Charles Goodman house in Hammond Wood for sale

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Charles M. Goodman was at the forefront of bringing contemporary design to the D.C. region. The renowned mid-century modern architect is best known for creating the original terminal at Reagan National Airport and the Hollin Hills community in Fairfax County, Va. And although many of his designs were for wealthy clients, Goodman also designed relatively inexpensive starter homes for developments in the Washington area, such as this 1951 house in the Hammond Wood neighborhood of Silver Spring, Md.

Hammond Wood, which was listed on the National Register of Historic Places in 2004, has 58 Goodman-designed houses built between 1949 and 1951. According to the Maryland Historical Trust website, “Hammond Wood conveys Charles Goodman’s innovation in suburban planning in the metropolitan Washington region in the post-World War II period by telling the story of how pioneering architect/builder teams were redefining the monotonous suburban cultural landscape into enclaves that were overwhelmingly naturalistic. Hammond Wood conveys the best of Goodman’s architectural legacy.”

Distinguished homes for sale in the D.C. region

Silver Spring, Md. house | A 1951 Charles Goodman-designed house in the Hammond Wood neighborhood ist listed at $829,000. (John Cole Photography)

“The homes in Hammond Wood have always been really affordable for what they are,” said architect Michael Cook, who knew about this house from having lived in the neighborhood in the early 2000s.

Cook and his partners, Sidney and Derek Kowalczyk, sent a letter to the owners telling them of their interest in buying it. Cook had renovated four other Goodman houses in the cluster surrounding this house and assured the owners that he was intent on preserving the “soul of the house,” not just fixing and flipping as some developers do.

The house was not in great shape when they acquired it. The biggest challenge was that the basement windows were buried in mud, trapping moisture and rotting the window frames and support columns.

“We had no idea all of them were rotten,” Cook said. “The whole house was falling down.”

To fix the problem, they raised the structure, inserted new window frames and support columns, attached them to the foundation and added back the glass.

Another problem was rebuilding the retaining wall on the exterior. It now goes three feet underground. The wall, which cost around $20,000 to fix, was painted with a design to give it visual interest.

With the mud removed, the lower level now is a light-filled space with two bedrooms, a bathroom and a family room that opens to a patio with an outdoor fireplace. The main level has a living-dining area, kitchen, two bedrooms and a bathroom.

When designing houses, Goodman always took into consideration the topography. Houses are angled for maximum sun exposure and privacy. Trees were preserved. Grading was minimal. In this case, the house is tucked between massive oak trees.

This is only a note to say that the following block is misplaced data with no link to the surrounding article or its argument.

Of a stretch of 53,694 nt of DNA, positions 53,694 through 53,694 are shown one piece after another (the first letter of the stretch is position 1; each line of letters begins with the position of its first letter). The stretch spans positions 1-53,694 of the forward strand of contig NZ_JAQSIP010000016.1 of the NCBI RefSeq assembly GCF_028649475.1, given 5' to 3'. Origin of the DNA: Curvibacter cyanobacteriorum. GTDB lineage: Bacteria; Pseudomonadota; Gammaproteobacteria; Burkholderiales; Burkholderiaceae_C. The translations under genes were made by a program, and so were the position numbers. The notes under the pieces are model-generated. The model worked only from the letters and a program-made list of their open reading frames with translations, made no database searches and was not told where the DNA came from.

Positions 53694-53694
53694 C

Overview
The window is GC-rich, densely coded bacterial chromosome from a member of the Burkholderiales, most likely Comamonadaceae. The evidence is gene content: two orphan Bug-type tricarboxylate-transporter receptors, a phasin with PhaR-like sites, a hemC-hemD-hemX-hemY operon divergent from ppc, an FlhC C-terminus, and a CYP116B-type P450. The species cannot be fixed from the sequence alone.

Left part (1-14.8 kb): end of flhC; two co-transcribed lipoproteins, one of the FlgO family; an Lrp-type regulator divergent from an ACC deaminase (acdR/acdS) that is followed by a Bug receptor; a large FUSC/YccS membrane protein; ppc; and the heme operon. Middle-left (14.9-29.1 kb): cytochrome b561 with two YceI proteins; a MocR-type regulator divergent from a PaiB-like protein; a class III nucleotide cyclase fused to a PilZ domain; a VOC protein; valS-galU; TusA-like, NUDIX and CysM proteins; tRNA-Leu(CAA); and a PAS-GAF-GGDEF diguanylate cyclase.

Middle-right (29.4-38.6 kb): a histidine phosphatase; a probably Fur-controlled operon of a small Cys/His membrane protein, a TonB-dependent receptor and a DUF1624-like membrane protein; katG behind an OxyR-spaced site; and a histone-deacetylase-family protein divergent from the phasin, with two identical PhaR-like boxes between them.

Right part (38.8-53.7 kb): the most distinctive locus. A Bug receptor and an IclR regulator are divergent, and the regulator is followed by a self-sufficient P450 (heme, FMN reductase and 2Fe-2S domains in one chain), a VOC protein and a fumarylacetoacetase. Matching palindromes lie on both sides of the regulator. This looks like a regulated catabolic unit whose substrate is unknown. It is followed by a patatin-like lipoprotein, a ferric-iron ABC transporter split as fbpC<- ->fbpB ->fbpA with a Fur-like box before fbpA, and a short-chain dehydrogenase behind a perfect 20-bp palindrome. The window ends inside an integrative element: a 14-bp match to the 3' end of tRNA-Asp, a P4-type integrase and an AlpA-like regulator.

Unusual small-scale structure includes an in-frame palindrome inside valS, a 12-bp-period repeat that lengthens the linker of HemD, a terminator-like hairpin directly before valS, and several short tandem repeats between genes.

“It’s part of this cluster of seven Goodman homes, all arranged around a downhill gully, that really displays the genius of Charles Goodman,” Cook said. “To me, it creates a built environment that really resembles California hillsides.”

Starter houses such as this one are often in jeopardy of being razed. The land tends to be more valuable than the house. For most developers, it makes more sense financially to build a new house than restore the existing one, even one designed by a famous architect. But Cook has long wanted to demonstrate that homes like this one still have value and can work for today’s families. He considers his work on these houses to be architectural restoration or historic preservation.

Cook has renovated 35 of Goodman’s houses over the years. This is the 12th mid-century modern house he has worked on with the intent to sell, and he said it may be his last.

“It just doesn’t make financial sense for us to continuing developing historic neighborhoods like Hammond Wood and [nearby, Goodman-designed] Hammond Hill because the margins simply aren’t there,” he said. “We’re competing against flippers and design-build companies that are looking to make the most money while spending the least.”

Cook will continue to work with clients on transforming their mid-century modern houses. He said he is working with 25 clients and has 10 more lined up. But his days as a developer are coming to a close. He hopes someone else will be willing to take on projects like this one.

“It’s really unfortunate that we can’t continue developing in historic neighborhoods like Hammond Wood and Hammond Hill because we feel strongly about preserving these special homes and historic neighborhoods,” he said. “To make financial sense for us, we [would need to] move into an area like McLean, but we’d like to invest in a diverse community like [Hammond Wood].”

The four-bedroom, two-bathroom, 1,863-square-foot house is listed at $829,000.

11705 College View Dr., Silver Spring, Md.

  • Bedrooms/bathrooms: 4/2
  • Approximate square-footage: 1,860
  • Lot size: 0.16 acre
  • Features: The 1951 Charles Goodman-designed house in the Hammond Wood neighborhood has been restored by Cook Architecture and Price Street Construction. The kitchen has Poggenpohl cabinetry and Bosch appliances. The patio has a wood-burning fireplace.
  • Listing agent: Michael Shapiro, Compass